As it stands now, the hot topic for the political season seems to be health care reform. No doubt Iraq and the war on terror will not go away, but it seems everyone is ramping up to present their solution to the uninsured and underinsured.
Problems include the following.
No one ever wants to admit it will require a tax increase.
No one really has a handle on how much it will cost.
And here is a biggie. No one wants to address how their plan will handle medical inflation.
Someone on the left coast is calling their hand on this. Ken Terry at the S. F. Chronicle is spot on in his analysis.
Even with the average spread of risk found among federal workers, FEHBP rates are increasing as fast as those of private plans outside the program.
Similarly, Medicare costs have been growing almost as quickly as private insurance rates for decades, when you compare benefits that are common to public and private plans. So expanding the FEHBP and adding a Medicare-like plan won't do much to control cost growth.
So all you are doing by moving folks from the private sector to the public sector is swapping one "gas guzzler" for another.
Clinton suggests other methods to curb spending. She'd require the coverage of preventive care, encourage chronic disease management, reward doctors for improving the quality of care, and kick-start the national adoption of health information technology with $3 billion in government grants. She cites an estimate that widespread use of electronic health records could eventually save $77 billion per year. But she and her advisers seriously underestimate the cost and time that will be required to get interconnected EHRs into all hospitals and doctors' offices; in fact, the RAND study she mentions assumes it would take 15 years to fully implement a national information network. Similarly, preventive care and disease management are fine ideas, but they cost money and won't save substantial amounts for years to come. And the fragmentation of our health care system will inhibit all of these initiatives. So Clinton's claim that they can save the federal government $35 billion a year right off the bat is speculative, at best.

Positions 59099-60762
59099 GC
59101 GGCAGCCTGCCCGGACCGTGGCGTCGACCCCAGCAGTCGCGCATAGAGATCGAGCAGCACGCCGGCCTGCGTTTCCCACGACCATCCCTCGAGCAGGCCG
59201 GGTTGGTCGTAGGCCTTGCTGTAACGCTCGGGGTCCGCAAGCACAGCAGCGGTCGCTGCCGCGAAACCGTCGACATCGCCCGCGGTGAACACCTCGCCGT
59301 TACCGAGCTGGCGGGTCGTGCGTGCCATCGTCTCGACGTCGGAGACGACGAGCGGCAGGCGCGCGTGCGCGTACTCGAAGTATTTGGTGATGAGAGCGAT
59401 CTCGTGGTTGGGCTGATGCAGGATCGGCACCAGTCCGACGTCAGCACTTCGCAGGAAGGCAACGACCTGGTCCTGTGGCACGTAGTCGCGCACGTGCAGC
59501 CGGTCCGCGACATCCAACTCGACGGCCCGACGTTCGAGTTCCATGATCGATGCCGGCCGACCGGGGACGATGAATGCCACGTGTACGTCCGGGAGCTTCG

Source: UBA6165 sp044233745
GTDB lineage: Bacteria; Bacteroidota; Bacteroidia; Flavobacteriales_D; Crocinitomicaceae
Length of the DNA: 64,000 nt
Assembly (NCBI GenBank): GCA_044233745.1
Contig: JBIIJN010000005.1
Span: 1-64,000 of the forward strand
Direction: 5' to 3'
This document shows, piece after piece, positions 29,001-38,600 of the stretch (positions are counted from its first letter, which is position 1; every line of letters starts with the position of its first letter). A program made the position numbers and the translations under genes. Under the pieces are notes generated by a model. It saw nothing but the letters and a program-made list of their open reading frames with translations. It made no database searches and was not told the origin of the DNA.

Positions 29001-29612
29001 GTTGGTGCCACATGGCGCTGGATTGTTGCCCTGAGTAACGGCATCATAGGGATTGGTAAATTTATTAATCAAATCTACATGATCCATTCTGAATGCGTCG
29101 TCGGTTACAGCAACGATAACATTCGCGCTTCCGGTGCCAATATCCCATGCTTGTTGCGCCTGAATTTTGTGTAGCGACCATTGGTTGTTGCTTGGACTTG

Speculative. That's a good word.
So is ludicrous.
None of the presidential candidates - Clinton included - wants to face the fact that we can't provide comprehensive, universal health care until we find a way to control costs.
Neither the press nor the public is asking the hard questions.